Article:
If you are asked to picture a depressed person, most of you would picture someone who looks and acts sad. The picture we form in our head is of someone who doesn’t want to get off their beds, someone who eats less or more than usual, someone who finds it difficult to sleep or sleeps all the time, a person who is unable to concentrate, and mostly someone doesn’t talk much. Depression in children and teenagers can look like that.
Today, it’s estimated that nearly 18 percent of children between the age group of 12-18 have at least one major episode of depression in a year. And that number is steadily growing. But has it always been like this? Teenagers with depression and panic attacks were unheard of in my youthful days. I think it’s a problem that started with the dawn of the 21st century.
I have seen teenagers suffering from depression, and therefore, I know for a fact that depression has a way of replacing their confidence with anxiety and self-hate. It reaches a point where they are unable to find happiness in little things they enjoyed doing, and all it makes them do is sit in their room and cry, usually for no reason at all. When asked about it, they tend to put up a brave face and say, ‘I’ll get over it’. Is social media to blame for this? I’m not sure. At best, social media allows an individual to connect and keep up with friends we don’t see very often. At its worst, social media might make our children feel inadequate or left out. Teens who are depressed might rely more on social media than face-to-face interactions, which makes things even worse.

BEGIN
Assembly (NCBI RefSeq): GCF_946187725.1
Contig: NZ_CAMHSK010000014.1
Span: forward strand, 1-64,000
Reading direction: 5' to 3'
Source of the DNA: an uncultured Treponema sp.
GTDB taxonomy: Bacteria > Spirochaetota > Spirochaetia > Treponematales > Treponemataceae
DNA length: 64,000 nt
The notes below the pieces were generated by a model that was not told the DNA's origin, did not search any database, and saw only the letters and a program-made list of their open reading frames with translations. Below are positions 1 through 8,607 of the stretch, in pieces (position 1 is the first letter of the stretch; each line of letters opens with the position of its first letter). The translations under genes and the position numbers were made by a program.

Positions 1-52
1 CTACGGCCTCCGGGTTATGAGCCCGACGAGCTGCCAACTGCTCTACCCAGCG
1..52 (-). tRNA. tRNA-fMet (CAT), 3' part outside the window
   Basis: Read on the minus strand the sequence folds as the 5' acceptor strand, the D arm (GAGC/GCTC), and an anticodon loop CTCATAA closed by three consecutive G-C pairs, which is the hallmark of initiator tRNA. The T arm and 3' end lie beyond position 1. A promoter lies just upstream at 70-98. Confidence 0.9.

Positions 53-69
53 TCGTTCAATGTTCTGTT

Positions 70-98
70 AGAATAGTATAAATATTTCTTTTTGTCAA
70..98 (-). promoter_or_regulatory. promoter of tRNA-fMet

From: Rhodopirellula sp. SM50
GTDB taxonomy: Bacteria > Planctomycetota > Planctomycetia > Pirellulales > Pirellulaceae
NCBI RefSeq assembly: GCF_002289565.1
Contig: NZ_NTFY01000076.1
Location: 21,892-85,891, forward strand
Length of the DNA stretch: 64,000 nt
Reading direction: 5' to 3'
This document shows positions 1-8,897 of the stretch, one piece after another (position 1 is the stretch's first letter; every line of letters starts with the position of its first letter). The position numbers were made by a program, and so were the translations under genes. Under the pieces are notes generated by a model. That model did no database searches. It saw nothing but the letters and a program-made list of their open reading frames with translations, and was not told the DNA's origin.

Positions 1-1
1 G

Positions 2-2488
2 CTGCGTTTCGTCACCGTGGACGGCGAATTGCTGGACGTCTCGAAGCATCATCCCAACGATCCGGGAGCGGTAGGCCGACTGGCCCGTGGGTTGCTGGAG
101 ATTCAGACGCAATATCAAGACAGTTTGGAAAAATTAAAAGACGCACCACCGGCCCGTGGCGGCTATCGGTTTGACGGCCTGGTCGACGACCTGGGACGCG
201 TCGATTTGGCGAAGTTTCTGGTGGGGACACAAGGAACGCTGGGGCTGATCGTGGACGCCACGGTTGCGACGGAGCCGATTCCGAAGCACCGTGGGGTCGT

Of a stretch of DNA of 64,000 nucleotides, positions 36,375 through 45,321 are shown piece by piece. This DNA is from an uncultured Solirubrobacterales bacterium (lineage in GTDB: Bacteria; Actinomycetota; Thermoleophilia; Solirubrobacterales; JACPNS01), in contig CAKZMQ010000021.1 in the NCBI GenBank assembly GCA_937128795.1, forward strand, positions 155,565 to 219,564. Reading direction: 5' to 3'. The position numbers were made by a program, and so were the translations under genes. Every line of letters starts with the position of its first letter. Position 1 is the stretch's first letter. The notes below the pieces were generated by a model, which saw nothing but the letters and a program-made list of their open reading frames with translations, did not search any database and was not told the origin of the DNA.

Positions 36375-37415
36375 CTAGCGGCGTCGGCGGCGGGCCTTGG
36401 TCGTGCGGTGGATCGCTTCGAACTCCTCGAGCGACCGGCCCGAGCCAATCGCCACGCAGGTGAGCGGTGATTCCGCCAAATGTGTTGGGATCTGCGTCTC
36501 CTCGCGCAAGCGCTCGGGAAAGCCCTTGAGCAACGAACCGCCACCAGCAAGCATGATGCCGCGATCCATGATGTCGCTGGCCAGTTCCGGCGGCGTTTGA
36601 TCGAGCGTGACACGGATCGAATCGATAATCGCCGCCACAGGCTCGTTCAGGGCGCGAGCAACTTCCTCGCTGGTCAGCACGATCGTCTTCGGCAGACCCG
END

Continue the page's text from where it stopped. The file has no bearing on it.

We know that teenagers may not realise that they are showing signs of depression and therefore, may not seek help. According to the WHO, India is the most depressed country in the world with at least 7.5 percent of its population suffering from the same. In a country with a population of 1.3 billion, that’s a really huge number. What’s more shocking is that there’s an extreme shortage of psychologists and psychiatrists in India. As of 2016, it’s as low as “one in 1,00,000 people.”
In July this year, I was in Delhi for the inauguration of Rotary Happy Clinic, the first of many facilities that aim to address the growing cases of mental and psychological disorders in our country. This clinic is being operated from a Gurudwara, and it made me happy to see that our society is acknowledging this issue and coming out to provide support to the affected. We need such clinics in many more places across our country for the sake of our younger generation. That being said, clinics should be the last step.
Having myself studied Psychology in my graduation days, it worries me that as a country we are trying to push this menace under the carpet. Most cases of teenage depression can be tackled just by lending your ear. If you think that your child or a friend is depressed, then I suggest you go talk to them. Bring up your concerns, but in a loving, and non-judgemental way. Open up a dialogue with them and ask what’s worrying them. And one of the best responses when they finally open up to you, is asking them, “Do you want me to get involved, offer advice or just listen to you?” And trust me when I say this, most of the time, they just want you to listen.